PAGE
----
Luciana Berger says Labour not perfect but ‘on right trajectory’ under Starmer

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Luciana Berger has spoken of the warm reception that has greeted her since she returned to Labour, but she admitted the party is still “not perfect”.

The former Labour MP walked out on the party in the spring of 2019 after facing a torrent of antisemitic abuse.

But the Jewish politician announced on Saturday she had rejoined after an “incredibly heartfelt” invitation from leader Sir Keir Starmer.

The party leader’s letter, in which Sir Keir called her departure a “stain on Labour’s history”, came after the equalities watchdog’s decision earlier this month to take Labour out of special measures following its failure to deal with anti-Jewish racism among its membership.

Everything’s not fixed, everything’s not perfect, but certainly the party has returned to a place that it should be

Luciana Berger

Ms Berger, speaking to Times Radio on Sunday, said: “I’ve been really struck just in the past — not even — 24 hours since it has been shared publicly that I’ve returned to the Labour Party, by the warmth and the kind of emotion that has been shared with me by people who are so pleased that I have returned to my political home.”

But she admitted that, while the party was now “on the right trajectory” under Sir Keir’s leadership, there was still work to be done.

“I left the Labour Party because I couldn’t sleep at night — I can now sleep at night,” Ms Berger added.

“And it’s under Keir’s leadership and what he’s now doing — everything’s not fixed, everything’s not perfect, but certainly the party has returned to a place that it should be.

“And it’s on a journey to certainly turn things around and we’re seeing, I think, evidence of that.”

She exited the party while it was embroiled in an investigation by the Equality and Human Rights Commission (EHRC) into what the Londoner described as a “sea of cases” of antisemitism during Jeremy Corbyn’s tenure as leader.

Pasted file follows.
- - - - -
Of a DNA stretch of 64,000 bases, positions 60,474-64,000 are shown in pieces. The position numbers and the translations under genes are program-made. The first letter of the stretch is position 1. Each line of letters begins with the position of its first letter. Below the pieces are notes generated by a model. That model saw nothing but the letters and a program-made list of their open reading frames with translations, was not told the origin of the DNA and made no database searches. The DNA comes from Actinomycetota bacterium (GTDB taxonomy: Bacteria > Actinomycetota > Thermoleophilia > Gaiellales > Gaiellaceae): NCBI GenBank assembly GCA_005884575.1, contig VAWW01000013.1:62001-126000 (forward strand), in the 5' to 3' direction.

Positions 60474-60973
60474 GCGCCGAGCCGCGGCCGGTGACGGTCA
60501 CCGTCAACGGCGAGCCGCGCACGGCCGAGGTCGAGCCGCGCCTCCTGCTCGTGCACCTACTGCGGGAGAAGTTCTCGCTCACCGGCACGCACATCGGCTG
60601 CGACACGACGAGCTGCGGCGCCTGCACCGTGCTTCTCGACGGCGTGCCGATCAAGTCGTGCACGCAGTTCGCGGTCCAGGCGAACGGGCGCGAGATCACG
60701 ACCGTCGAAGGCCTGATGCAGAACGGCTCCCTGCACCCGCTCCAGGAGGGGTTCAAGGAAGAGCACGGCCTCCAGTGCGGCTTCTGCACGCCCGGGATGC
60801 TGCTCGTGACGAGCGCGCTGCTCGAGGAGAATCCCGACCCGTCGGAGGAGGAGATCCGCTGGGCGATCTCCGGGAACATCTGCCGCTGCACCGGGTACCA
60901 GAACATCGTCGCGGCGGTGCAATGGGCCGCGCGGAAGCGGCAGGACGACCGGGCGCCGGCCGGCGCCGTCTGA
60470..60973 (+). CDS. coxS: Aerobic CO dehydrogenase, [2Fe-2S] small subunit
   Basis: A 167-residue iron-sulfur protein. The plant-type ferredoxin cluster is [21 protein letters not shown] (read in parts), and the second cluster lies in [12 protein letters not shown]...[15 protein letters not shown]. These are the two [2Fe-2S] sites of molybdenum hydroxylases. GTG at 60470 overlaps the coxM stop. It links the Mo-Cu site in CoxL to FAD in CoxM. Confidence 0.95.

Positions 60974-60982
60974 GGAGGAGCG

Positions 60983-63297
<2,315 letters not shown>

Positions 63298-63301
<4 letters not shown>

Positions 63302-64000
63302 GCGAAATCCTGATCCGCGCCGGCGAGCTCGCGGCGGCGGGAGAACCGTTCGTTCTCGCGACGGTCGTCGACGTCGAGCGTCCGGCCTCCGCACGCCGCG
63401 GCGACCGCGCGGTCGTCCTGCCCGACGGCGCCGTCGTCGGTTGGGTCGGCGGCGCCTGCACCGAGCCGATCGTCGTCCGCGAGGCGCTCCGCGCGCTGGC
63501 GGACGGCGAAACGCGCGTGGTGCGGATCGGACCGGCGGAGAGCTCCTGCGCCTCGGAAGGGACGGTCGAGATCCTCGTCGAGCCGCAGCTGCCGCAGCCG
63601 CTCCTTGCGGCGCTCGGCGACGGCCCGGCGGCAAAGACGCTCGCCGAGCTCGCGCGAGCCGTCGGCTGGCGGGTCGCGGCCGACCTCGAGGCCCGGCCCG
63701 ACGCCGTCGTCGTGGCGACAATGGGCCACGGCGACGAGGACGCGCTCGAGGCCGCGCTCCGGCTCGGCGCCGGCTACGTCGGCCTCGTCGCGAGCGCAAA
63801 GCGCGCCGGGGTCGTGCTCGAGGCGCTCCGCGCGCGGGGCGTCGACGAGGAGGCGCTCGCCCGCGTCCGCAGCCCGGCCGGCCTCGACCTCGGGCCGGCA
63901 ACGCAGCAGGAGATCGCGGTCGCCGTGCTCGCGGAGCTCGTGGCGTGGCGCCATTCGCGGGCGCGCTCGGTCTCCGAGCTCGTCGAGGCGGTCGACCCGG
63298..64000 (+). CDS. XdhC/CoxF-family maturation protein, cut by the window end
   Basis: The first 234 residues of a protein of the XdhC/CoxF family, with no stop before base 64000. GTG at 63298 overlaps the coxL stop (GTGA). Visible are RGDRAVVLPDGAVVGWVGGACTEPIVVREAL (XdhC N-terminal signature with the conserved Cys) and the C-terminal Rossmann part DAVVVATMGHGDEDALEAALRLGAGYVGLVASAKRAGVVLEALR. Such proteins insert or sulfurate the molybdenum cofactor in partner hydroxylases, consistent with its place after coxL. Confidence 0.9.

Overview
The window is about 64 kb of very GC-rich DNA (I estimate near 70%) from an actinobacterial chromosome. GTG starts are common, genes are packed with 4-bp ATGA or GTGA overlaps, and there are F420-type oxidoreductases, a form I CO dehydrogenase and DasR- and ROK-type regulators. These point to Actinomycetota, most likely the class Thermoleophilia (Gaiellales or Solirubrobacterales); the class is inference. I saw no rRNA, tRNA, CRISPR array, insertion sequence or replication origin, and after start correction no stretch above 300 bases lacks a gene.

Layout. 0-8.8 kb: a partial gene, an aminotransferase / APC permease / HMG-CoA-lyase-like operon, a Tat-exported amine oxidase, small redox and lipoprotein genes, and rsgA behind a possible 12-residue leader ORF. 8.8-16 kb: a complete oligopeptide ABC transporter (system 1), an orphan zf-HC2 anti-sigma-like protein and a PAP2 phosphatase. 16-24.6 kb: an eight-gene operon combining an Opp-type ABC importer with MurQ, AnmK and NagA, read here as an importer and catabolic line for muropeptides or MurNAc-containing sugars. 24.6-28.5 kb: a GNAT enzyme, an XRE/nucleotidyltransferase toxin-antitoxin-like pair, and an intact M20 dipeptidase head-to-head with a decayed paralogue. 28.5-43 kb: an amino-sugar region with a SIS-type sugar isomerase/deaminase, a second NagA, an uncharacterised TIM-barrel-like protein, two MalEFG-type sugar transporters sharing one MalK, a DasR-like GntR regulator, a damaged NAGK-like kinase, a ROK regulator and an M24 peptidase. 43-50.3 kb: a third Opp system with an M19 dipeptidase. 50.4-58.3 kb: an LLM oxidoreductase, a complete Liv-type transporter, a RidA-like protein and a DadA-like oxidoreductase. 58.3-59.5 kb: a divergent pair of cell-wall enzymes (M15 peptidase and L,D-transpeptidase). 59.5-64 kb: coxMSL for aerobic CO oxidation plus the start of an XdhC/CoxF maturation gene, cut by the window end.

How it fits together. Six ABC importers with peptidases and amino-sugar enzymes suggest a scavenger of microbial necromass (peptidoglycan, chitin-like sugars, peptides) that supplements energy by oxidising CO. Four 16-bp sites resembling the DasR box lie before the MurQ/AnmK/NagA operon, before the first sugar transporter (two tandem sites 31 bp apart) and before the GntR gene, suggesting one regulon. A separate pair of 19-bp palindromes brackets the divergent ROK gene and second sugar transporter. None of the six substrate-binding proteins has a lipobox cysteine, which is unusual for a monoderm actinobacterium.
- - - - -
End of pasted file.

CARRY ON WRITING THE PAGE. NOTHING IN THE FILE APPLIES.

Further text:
A damning report by the watchdog would conclude in 2020 that the party was responsible for unlawful acts of harassment and discrimination.

Mr Corbyn rejected some of the report’s findings and claimed the issue had been “dramatically overstated for political reasons” by his critics.

His comments led to Labour’s headquarters suspending him from the party.

Sir Keir accepted the watchdog’s recommendations and the EHRC ruled at the end of January that it was satisfied with the party’s subsequent reforms.

Those included consulting with the Jewish community on setting up an independent complaints handling process.

The Opposition leader, responding to the EHRC’s ruling, said it was an “important moment” but “not one for celebration”.

In 2019, Ms Berger became one of several disillusioned MPs fleeing mainstream parties to form The Independent Group.

She would later contest the Finchley and Golders Green constituency, an area with a prominent Jewish population, for the Liberal Democrats at that year’s snap winter election.

The former Liverpool Wavertree MP managed to dislodge Labour as the second party but lost to the Conservatives by 6,500 votes.

During the lengthy radio interview on Sunday, Ms Berger said she “wouldn’t rule out” fighting to become a Labour MP again at a future general election.

However, she said she was “not chomping at the bit to go back” and saw other ways, outside of returning to Westminster, of campaigning for a Labour government.